If senators are worried about the polls…

IF SENATORS ARE WORRIED ABOUT THE POLLS…. Ideally, it’d be preferable if senators took the same attitude as Sen. Michael Bennet (D-Colo.) and put the public’s needs above possible political considerations. But that’s not how the game is usually played — in the health care fight, policymakers are keeping an eye on the polls.

With that in mind, here’s an interesting one for lawmakers to review.

A new national survey from Public Policy Polling (D) finds that health care has put the Democrats in a tricky situation — passing a bill with a public option doesn’t offer a clear political benefit, but not passing anything would cause an even greater problem.

The Democrats lead on an initial generic Congressional ballot by 46%-38%. If they pass a health care with a public option, the gap becomes 46%-41%. If they don’t pass a health care bill at all, though, it becomes a 40%-40% tie — reminiscent of the loss in Democratic support in 1994, after they failed to pass a health care bill.

“Clearly Democrats need to pass a health care bill if they want to do well at the polls next year,” said PPP president Dean Debnam, in the polling memo. “But they don’t need to take an all or nothing approach. Allowing the status quo to remain rather than accepting a bill without a public option would be a poor decision politically.”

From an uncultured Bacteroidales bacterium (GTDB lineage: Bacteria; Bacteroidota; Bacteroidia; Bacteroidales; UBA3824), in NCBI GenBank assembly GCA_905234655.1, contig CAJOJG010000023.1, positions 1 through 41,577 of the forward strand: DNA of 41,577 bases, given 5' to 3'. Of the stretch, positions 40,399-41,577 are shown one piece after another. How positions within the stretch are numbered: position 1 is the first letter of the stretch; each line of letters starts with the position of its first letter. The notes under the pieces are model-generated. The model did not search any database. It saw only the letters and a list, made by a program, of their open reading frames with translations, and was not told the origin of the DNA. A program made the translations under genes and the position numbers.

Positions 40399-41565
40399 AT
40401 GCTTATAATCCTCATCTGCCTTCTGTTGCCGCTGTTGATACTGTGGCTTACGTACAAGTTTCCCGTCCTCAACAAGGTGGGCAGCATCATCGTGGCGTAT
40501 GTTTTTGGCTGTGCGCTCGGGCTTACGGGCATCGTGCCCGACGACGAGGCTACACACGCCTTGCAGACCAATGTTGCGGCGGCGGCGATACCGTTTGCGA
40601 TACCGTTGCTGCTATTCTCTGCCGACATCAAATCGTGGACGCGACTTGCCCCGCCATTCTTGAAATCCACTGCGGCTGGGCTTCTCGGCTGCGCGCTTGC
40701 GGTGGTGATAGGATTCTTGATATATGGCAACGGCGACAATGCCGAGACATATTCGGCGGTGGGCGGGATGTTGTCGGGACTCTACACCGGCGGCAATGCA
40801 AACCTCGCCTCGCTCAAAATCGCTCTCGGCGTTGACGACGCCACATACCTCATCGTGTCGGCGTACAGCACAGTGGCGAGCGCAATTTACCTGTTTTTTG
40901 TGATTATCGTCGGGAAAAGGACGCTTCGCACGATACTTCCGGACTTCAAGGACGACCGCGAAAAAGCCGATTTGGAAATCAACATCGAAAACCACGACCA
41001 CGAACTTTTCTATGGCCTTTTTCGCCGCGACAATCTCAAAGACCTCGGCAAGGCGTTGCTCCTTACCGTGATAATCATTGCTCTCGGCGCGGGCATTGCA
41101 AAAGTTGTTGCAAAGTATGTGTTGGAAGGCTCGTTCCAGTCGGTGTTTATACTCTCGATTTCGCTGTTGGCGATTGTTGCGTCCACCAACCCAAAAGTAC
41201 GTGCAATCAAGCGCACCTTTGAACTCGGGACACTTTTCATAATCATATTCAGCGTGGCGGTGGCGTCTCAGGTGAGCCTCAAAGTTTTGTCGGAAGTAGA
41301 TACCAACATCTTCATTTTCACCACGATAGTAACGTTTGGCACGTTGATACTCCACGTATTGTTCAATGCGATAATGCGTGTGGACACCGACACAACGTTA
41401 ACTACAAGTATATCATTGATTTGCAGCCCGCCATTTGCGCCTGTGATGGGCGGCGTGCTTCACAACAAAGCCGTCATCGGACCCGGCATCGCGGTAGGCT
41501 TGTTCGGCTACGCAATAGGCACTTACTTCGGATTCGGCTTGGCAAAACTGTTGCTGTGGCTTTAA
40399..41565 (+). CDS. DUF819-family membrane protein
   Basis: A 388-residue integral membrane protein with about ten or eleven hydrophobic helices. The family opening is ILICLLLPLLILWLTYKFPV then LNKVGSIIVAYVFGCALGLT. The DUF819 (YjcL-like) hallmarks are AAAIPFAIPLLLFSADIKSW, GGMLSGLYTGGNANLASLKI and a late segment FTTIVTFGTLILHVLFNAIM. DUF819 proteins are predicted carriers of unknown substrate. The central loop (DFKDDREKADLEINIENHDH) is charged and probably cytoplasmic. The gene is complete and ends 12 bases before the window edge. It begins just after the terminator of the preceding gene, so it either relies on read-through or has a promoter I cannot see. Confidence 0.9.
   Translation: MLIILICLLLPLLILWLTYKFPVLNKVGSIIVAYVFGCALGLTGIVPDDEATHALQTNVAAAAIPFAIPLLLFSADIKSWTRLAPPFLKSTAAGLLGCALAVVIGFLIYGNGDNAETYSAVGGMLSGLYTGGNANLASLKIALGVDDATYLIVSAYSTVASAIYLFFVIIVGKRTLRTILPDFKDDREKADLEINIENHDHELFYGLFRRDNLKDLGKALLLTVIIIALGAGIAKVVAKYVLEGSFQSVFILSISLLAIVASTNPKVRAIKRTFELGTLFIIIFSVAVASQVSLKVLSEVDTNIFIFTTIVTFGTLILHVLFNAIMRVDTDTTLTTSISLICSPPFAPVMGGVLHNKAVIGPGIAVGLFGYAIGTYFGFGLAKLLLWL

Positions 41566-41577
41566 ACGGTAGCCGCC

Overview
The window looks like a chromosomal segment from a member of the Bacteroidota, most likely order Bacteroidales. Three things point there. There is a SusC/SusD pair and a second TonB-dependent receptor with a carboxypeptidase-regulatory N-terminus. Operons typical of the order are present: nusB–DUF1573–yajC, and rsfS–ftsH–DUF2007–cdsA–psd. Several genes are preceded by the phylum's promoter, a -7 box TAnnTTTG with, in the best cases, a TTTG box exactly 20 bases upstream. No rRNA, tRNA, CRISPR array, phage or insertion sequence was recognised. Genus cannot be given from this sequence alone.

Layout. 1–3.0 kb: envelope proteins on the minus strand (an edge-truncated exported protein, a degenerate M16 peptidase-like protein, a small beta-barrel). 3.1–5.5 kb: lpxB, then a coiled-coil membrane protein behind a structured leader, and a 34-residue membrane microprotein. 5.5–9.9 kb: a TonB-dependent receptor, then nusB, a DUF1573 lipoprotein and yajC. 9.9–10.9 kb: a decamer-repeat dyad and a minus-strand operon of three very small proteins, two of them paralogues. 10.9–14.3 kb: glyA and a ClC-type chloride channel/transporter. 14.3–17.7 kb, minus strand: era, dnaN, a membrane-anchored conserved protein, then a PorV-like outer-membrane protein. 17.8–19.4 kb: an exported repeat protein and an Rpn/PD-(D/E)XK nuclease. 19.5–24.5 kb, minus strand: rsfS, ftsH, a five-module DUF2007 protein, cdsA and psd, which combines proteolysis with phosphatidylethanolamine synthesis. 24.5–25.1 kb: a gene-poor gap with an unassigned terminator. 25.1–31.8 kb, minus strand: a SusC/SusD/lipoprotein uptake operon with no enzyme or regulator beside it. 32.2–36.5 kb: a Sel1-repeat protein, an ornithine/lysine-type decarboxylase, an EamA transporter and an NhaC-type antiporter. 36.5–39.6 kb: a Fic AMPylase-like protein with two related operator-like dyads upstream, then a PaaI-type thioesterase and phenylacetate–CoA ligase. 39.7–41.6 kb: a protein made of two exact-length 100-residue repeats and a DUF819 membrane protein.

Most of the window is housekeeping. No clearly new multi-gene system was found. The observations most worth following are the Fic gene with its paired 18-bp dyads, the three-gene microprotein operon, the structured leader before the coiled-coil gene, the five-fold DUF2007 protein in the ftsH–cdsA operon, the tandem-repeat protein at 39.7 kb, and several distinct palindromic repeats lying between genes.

Those aren’t entirely the expected results. Given the general popularity of the public option, I would have liked to see the generic ballot numbers improve for Democrats in the scenario in which reform passes with a public option.

Nevertheless, Dems have to realize that failure would be devastating, not only to the tens of millions of Americans counting on reform becoming law, but electorally for the party that promised to deliver on its top domestic priority. The public is largely split on the merits of the initiative, but if the whole effort implodes, Dems lose with everyone.

This seems especially true for “red”-state Democrats who are worried about re-election. If Sen. Blanche Lincoln (D-Ark.), for example, thinks she’s likely to face headwinds next year, she should imagine those same conditions after having killed health care reform.

The surest way for Democrats to improve their political standing is to pass a good reform bill.